Friday, August 22, 2014

Take Action: Drought Threatens Klamath Salmon

With California gripped in one of the worst droughts in decades, concern is mounting about the stress high river temperatures are placing on that migrating salmon and steelhead in the Klamath River. The Klamath basin has numerous dams, including 4 that are eventually slated for removal on the upper river. These slow water impoundments, coupled with an already hot and arid climate mean that during the summer water temperatures commonly reach 80 degrees Fahrenheit, temperatures which are lethal to wild salmon if they are exposed for very long. High temperatures also increase the incidence of disease, stressing the immune system of migrating fish and making them susceptible to a number of potentially deadly diseases.

While warm temperatures are a fact of life in the Klamath basin, federal water managers at the Bureau of Reclamation (BOR) have the authority to release more cold water at Lewiston Dam on the Trinity River, cooling temperatures for migrating fish in the Klamath and potentially averting another disastrous die off like the one witnessed in 2002, when an estimated 60,000 chinook and steelhead died in the Lower Klamath.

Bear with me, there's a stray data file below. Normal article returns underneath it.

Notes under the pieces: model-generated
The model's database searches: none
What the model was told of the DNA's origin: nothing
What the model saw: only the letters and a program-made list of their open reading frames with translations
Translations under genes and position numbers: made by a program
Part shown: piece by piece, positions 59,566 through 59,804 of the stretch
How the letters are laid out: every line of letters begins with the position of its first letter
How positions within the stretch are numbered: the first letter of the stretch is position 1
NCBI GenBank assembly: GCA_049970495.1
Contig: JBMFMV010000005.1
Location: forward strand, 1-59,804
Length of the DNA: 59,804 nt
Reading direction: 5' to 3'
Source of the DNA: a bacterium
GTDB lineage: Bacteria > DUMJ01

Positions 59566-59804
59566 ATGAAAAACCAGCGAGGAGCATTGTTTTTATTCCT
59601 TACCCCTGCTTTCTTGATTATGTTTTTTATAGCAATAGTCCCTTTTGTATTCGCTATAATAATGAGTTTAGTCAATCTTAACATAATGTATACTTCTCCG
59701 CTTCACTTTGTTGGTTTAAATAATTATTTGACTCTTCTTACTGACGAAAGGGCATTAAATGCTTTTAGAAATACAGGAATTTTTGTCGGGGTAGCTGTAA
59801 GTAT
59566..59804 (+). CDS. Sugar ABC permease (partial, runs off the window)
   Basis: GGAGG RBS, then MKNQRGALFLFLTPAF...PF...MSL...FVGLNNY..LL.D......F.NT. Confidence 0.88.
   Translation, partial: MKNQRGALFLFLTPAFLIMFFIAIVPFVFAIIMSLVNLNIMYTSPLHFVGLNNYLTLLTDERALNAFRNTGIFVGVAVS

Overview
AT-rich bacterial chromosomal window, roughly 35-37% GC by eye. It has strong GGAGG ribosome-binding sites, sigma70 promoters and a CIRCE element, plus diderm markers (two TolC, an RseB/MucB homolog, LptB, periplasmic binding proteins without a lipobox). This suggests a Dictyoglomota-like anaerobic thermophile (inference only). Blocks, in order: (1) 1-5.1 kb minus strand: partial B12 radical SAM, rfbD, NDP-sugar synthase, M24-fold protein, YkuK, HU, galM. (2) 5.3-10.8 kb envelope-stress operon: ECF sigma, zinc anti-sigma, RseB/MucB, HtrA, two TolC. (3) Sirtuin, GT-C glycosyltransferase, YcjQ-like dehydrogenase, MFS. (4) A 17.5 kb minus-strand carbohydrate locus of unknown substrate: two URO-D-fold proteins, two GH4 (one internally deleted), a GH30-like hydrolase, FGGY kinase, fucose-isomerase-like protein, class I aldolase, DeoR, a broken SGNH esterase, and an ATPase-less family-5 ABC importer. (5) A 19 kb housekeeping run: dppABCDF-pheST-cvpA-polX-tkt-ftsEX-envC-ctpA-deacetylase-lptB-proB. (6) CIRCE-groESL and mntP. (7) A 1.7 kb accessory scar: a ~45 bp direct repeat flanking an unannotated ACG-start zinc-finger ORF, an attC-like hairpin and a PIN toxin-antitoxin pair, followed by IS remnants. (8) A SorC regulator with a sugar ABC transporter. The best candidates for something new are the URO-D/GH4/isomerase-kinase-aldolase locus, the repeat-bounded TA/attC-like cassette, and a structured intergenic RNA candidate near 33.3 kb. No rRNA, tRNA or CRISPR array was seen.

So far they have refused to release more water into the Trinity, and 85% of water being released at Lewiston Dam is being diverted into the Sacramento Valley for irrigation. However, pressure is mounting and last week a coalition of tribes and salmon advocates rallied at the BOR offices to demand more water for salmon in the Klamath. The head of the BOR has announced that they are considering additional releases of water, and a decision is due out next week.

In the meantime, please add your name to the long list of concerned citizens calling for more water for salmon in the Klamath. You can take action here by following the link:

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